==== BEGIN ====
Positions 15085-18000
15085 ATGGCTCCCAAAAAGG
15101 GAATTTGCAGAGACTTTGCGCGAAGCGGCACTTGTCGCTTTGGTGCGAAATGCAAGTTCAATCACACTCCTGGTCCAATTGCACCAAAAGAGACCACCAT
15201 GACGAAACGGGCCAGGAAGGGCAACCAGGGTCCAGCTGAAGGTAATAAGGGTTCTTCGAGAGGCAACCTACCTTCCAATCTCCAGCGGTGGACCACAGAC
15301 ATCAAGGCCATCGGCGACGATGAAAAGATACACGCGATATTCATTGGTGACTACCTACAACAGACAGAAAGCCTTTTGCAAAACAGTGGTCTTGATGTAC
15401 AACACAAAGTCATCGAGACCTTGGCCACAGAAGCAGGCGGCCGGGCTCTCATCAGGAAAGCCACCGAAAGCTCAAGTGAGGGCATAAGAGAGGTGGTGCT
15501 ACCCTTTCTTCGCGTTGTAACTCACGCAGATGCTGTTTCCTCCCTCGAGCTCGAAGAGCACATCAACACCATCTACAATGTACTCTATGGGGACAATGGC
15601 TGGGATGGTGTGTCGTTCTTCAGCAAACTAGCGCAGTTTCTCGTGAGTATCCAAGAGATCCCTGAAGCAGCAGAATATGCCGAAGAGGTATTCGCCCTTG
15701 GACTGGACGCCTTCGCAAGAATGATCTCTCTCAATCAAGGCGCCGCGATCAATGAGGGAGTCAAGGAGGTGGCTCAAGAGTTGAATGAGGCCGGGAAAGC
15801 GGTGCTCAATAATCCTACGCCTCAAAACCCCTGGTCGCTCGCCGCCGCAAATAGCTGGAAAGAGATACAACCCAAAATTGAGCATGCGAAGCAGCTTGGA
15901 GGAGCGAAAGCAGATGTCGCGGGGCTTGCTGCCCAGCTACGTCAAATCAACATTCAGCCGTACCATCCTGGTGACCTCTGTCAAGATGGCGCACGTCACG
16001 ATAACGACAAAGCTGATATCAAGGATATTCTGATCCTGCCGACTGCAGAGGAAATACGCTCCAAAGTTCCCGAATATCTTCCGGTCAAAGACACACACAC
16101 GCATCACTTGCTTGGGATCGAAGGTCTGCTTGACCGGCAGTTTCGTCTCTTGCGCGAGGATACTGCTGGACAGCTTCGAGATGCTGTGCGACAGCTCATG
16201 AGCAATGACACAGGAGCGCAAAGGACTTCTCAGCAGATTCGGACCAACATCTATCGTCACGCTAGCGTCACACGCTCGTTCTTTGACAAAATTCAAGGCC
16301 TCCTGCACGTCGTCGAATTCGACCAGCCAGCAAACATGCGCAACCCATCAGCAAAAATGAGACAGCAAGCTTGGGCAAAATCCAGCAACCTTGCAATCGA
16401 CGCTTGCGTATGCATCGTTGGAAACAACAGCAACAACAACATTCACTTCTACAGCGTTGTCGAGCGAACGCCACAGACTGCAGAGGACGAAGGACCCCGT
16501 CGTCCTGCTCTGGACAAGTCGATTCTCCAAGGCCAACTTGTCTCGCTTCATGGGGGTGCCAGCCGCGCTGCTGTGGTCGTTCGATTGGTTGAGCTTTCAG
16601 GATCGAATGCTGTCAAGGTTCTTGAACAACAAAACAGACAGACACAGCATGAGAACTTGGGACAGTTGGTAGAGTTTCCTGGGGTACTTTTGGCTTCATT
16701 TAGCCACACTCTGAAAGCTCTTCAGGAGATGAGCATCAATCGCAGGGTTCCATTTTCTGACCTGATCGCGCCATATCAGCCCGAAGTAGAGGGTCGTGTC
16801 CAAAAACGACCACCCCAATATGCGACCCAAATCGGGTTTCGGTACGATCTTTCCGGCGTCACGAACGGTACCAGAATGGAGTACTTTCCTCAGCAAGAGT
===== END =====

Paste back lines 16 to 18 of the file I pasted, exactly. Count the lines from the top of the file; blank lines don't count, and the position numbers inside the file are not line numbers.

16401 CGCTTGCGTATGCATCGTTGGAAACAACAGCAACAACAACATTCACTTCTACAGCGTTGTCGAGCGAACGCCACAGACTGCAGAGGACGAAGGACCCCGT
16501 CGTCCTGCTCTGGACAAGTCGATTCTCCAAGGCCAACTTGTCTCGCTTCATGGGGGTGCCAGCCGCGCTGCTGTGGTCGTTCGATTGGTTGAGCTTTCAG
16601 GATCGAATGCTGTCAAGGTTCTTGAACAACAAAACAGACAGACACAGCATGAGAACTTGGGACAGTTGGTAGAGTTTCCTGGGGTACTTTTGGCTTCATT